I’ve had exchanges with Ed Balls and Stephen Fry (good experiences) and Piers Morgan and Kyle Lafferty (not quite so good). I’ve sent a number of suggestions to David Cameron but I guess he must still be thinking about them.
Telling players they’re an effing disgrace and should never wear the shirt again – especially when the player has been at the heart of our three promotions since 2010 – is beyond the pale.
My strongest feeling is the hope that none of our players gets injured. The importance of staying in the Premier League, especially this year, is such that I can’t pretend to care over-much about the outcome.
Sometimes it’s easier to recognise things in supporters of other clubs than in ourselves. It’s almost comical to see some Arsenal fans, for instance, in their monthly vacillation between wanting Wenger sacked in disgrace and wanting him given the job for life.
Within the pragmatic approach that I believe he’s wedded to, can Alex fix the problem and inspire more Arsenal/Swansea performances while cutting the Watford ones? He’s such a quick learner and resilient character that I believe the answer’s yes.
But what about the squad?
We’ve also of course seen Norwich win a Wembley final. Barbara is to blame that it wasn’t 2015. Frustratingly (in that respect) she was invited to speak at a conference in Australia, which is why we were on the other side of the world that wonderful day when we took Mr Karanka and his team to the cleaners.
In the last relegation season, our fans would lambast the team as negative and not worth watching, then complain bitterly when MotD put us on late and said (in a much milder form) something along the same lines.
Southampton’s chairman recently outlined the club’s philosophy. In essence it’s: “We know what we believe, and apply it to every decision; we don’t look for short cuts, but build and earn success; we don’t panic, we’re consistent”.
I believe we should have been proud of our club’s performance in those two years. What I saw though was a dramatic rise in expectations that still haven’t abated. While we were justifiably disappointed with the relegation season, some of our wider expectations seem, to me, to be less than reasonable.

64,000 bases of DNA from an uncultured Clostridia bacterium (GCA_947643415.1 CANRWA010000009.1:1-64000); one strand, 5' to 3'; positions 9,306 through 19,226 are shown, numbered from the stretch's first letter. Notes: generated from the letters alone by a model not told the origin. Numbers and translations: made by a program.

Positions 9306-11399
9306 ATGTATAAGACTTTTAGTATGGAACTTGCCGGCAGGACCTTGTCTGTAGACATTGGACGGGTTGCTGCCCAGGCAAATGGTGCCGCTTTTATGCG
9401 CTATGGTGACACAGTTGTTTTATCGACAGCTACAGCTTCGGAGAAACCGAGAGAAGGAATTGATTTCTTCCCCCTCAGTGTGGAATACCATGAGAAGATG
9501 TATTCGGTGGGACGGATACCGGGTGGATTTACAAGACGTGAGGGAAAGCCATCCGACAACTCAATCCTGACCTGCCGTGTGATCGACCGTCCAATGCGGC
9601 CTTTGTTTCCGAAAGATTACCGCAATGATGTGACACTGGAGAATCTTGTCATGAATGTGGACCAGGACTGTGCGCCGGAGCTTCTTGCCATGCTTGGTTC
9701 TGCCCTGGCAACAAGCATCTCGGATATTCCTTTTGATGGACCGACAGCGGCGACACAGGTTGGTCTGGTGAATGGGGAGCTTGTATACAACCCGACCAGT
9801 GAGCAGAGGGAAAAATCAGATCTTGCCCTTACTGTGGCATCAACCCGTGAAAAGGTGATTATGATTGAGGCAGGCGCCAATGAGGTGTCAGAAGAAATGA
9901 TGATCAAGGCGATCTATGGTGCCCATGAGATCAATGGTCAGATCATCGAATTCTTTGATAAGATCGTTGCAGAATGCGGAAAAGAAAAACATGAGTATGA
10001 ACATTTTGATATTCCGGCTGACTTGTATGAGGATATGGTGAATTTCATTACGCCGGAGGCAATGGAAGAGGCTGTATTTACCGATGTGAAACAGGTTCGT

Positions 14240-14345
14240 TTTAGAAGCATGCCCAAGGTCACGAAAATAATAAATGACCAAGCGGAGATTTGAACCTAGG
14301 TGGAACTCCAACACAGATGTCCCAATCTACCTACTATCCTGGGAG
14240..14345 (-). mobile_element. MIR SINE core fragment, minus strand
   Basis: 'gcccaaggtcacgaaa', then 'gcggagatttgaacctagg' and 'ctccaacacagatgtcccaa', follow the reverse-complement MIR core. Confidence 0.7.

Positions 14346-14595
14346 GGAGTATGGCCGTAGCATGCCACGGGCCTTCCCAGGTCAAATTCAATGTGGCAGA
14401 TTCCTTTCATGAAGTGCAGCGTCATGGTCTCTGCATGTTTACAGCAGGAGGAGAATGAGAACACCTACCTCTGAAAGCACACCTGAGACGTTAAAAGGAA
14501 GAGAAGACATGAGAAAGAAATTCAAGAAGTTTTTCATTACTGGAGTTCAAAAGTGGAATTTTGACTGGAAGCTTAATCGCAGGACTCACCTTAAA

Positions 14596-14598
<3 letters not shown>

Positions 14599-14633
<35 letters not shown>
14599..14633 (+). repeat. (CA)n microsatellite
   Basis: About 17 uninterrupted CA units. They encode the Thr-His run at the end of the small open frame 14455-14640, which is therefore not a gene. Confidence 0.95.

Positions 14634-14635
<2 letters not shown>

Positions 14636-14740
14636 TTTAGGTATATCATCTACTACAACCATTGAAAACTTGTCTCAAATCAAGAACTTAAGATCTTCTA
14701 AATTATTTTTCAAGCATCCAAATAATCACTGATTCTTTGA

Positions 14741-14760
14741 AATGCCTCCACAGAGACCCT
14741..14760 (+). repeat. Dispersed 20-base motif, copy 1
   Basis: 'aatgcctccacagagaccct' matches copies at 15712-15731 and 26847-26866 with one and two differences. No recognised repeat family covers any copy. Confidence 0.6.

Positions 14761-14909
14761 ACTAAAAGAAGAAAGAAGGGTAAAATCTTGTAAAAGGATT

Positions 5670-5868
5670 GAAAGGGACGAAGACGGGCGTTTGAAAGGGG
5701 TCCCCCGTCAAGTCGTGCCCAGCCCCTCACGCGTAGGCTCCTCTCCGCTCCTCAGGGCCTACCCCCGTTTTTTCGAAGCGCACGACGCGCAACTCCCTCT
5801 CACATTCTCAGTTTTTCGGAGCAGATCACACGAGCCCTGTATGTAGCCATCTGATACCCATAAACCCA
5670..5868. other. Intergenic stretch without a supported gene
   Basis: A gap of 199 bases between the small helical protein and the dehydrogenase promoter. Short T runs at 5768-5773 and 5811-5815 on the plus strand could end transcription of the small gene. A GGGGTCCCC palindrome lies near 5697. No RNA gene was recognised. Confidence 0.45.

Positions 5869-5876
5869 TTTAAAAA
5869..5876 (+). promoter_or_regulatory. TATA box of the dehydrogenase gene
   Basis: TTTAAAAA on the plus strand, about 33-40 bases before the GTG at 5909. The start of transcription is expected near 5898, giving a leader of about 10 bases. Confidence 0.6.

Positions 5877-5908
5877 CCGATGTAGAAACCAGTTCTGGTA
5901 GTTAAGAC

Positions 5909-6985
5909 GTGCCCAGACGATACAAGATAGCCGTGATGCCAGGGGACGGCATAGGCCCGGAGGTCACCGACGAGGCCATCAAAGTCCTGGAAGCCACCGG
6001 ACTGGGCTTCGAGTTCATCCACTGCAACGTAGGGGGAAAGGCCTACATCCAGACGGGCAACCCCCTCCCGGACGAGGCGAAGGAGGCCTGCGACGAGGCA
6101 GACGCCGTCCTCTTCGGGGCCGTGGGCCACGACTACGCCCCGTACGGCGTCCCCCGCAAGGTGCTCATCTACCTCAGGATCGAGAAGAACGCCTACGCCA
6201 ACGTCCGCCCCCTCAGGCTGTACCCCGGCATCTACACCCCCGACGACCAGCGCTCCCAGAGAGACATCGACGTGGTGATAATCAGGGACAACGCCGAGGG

If Sunday reminded us that our 34-year-old manager is still learning, maybe that’s not a bad thing. I believe Alex Neil has star quality and hope he’s with us for a very long time. But he’s learning his trade at the top level. The good news is that – as our two games against Middlesbrough in the spring showed – he’s a very quick learner.
If we don’t have a top-quality striker, at least we have the next-best thing: genuine competition for the striker’s spot. I remain an admirer of Jerome, but Mbokani, Lafferty and Grabban are real contenders.
The arrival of Jarvis seems to have passed largely unnoticed among City fans. Two reasons are no doubt involved: the deal was announced well after the official close of the window – I refuse to say it ‘slammed shut’ – and he’s not a centre back.
Why did good players choose to stay at City when our wages were severely cut after relegation? For some, such as Bradley Johnson, there was an admirable element of loyalty. But I guarantee they only stayed because we promised major bonuses if we got promoted.
Brady looks well worth the wait, while Dorrans is beginning to seriously challenge Jonny Howson as my favourite player. His ability was never in doubt, but I heard reservations about his workrate and commitment at previous clubs.
We were given a tough opener. Palace’s form in the second half of last season was sensational, especially away from home. Their 10th place finish reflected much better than 10th place form after bringing in Alan Pardew.
I’ve always admired Jerome – and that admiration reached new heights with his Wembley performance. I’m told he’s desperate to shake off the “not quite good enough for the Premier League” tag, and that hunger could make him a good first choice for us.
A newspaper report of our training in Germany and Austria summed up life at City as it now is: “Every base was covered, every member of the team knew their role as Neil observed from close quarters.”
Watching Alex Neil on the touchline, you wouldn’t guess this is pre-season against Hitchin and Cambridge – it might just as well be the Premier League. And forget going off for a shower and a beer when you finish your 45/60 minutes: the players sit and listen to his detailed dissection of their performance.
We’ve seen enough of Mr McNally to know he’ll be working night and day, focused on exactly what he wants. He’ll achieve whatever can be achieved without jeopardising the solvency of the club. And he won’t be deflected from his path by clamour from the fans.
McNally’s tenure at Norwich has been five years of remarkable success and one of failure. The hurt of that failure makes him determined to avoid a repetition, and his determination is as steely as the strength that led him to appoint AN when we were all clamouring for an experienced head.